Tuesday, December 05, 2006

The Problem of Evil: Part I

I think that I am in the midst of some kind of spiritual crisis. And I am surprised because, at some level, I thought that stuff was at least partially resolved for me.

The last time this happened, it was mainly about getting away from fundamentalism. It was at least partly an intellectual problem, even if it had its emotional side, too. It was mainly a question of "If I don't believe in THAT, what do I believe?"

This time, intellectually, I am mostly fine. But emotionally, spiritually, I'm not.

G K Chesterton once wrote: "Let your religion be less of a theory and more of a love affair". I get that. I know exactly what he means. I have quite liberal theological views, some of which probably seem very academic to other people, but I have never believed in faith as an intellectual exercise. And to the extent that my religion is a love affair, it's a love affair that isn't going very well.

You know those times during a relationship when you know you have issues, you know you need to resolve them in some sensible and constructive manner, but somehow you just can't make that move? Right at the point where you should at least try to listen to the other person, you should at least try to be reasonable, you retreat into yourself and you get used to feeling alone. You find a perverse satisfaction in feeling ill-used. I feel like that with God: "If you aren't going to help me, God, then please just go away and leave me alone."

I have all these sad, angry thoughts swirling around. I'm sad. I'm angry. And to tell you the truth, I don't know where God is. I feel abandoned. And although I rail away at God, the truth is that I feel like there is something horribly wrong with me.

I am really hesitating to publish this post. It's almost too close to the bone for public consumption and I've been appreciating all the comments about what an admirable person I am and how well I cope. But what the hell. Gotta stick with the honesty rule, right, or what's the point?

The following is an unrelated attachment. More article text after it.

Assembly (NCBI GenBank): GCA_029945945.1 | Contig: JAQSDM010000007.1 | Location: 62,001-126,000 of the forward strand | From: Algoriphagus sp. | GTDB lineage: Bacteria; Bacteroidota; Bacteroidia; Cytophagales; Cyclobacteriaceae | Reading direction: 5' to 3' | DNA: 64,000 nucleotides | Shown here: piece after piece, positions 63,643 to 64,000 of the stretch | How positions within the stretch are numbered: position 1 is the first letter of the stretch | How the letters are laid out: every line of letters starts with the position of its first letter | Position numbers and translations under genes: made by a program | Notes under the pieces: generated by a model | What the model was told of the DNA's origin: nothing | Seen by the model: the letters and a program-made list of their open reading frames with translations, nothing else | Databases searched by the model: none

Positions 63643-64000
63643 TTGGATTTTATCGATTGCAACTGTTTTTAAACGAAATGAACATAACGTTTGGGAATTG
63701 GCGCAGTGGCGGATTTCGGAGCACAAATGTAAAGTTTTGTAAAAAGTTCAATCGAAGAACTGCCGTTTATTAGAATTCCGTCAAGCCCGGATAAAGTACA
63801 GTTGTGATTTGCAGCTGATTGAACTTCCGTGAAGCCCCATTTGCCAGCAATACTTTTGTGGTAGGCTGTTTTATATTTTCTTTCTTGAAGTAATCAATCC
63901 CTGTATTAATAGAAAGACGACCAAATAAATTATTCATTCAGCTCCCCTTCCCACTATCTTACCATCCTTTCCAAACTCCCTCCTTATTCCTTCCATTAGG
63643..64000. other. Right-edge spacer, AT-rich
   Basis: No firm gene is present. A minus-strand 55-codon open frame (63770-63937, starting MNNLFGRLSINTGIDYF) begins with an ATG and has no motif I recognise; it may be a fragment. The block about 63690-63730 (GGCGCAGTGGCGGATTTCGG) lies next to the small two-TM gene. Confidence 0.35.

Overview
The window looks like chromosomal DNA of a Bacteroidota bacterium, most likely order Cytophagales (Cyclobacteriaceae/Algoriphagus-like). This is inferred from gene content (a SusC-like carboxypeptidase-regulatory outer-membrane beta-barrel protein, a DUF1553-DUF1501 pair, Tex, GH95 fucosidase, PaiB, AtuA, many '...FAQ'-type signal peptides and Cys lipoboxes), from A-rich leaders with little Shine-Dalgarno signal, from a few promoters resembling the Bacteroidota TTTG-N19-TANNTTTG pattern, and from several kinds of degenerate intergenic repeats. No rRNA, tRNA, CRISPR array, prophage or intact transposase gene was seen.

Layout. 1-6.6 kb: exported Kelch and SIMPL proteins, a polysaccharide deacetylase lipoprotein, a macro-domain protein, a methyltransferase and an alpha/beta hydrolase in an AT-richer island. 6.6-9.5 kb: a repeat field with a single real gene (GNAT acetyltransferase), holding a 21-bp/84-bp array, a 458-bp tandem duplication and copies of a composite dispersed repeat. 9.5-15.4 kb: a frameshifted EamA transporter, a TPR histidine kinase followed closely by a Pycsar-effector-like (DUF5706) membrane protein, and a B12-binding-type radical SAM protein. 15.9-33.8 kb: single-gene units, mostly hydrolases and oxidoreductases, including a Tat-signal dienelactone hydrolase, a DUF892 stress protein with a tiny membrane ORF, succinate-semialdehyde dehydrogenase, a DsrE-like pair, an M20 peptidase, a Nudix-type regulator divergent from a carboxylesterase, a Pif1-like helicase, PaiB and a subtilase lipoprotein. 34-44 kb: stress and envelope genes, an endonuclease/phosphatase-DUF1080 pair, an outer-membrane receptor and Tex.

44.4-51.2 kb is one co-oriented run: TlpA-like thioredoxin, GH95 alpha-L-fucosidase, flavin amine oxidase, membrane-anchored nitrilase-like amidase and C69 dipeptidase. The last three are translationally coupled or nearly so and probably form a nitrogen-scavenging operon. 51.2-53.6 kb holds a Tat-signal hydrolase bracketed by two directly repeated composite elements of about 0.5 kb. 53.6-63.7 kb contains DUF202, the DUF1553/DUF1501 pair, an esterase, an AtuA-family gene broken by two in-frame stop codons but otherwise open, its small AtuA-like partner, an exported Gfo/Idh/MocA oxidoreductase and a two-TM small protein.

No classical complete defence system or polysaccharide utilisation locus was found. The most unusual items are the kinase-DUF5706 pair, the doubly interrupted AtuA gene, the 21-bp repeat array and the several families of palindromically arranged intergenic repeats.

Blogger oldbear said...

First off, cyber hug, and big sigh of empathy. I think I have gone and am going through some of the same/similar thoughts.

Maybe more talk later, but for now I just wanted to let you know you got my support, FWIW, and that i know from adolescence and young adulthood how stifling and tension-inducing praise and expecttion can be. Especially if itconflicts with or sense of self.

PAX and Love to you, hang in there Lady!

7:03 PM  
Blogger trueself said...

Oh, I can so empathize with you. So very, very much. I, too, have liberal theological beliefs, and many churches are not the right "home" for me. I have, however, found that there are indeed others with beliefs similar to mine. I have found that having a church home is very important to me. I have found that it is we who abandon God, not the other way around. He is out there watching over you and aching for you. I encourage you to turn to Him, realizing that fundamentalism is not required to have a deep meaningful relationship with God.

5:19 AM  
Anonymous Anonymous said...

You ARE a great person.

I completely understand where you're coming from on so so so many levels.


I tagged you for a meme ... hopefully that can get you thinking of something lighter at lest for a few minutes.

Hang in there


6:49 AM  
Anonymous Anonymous said...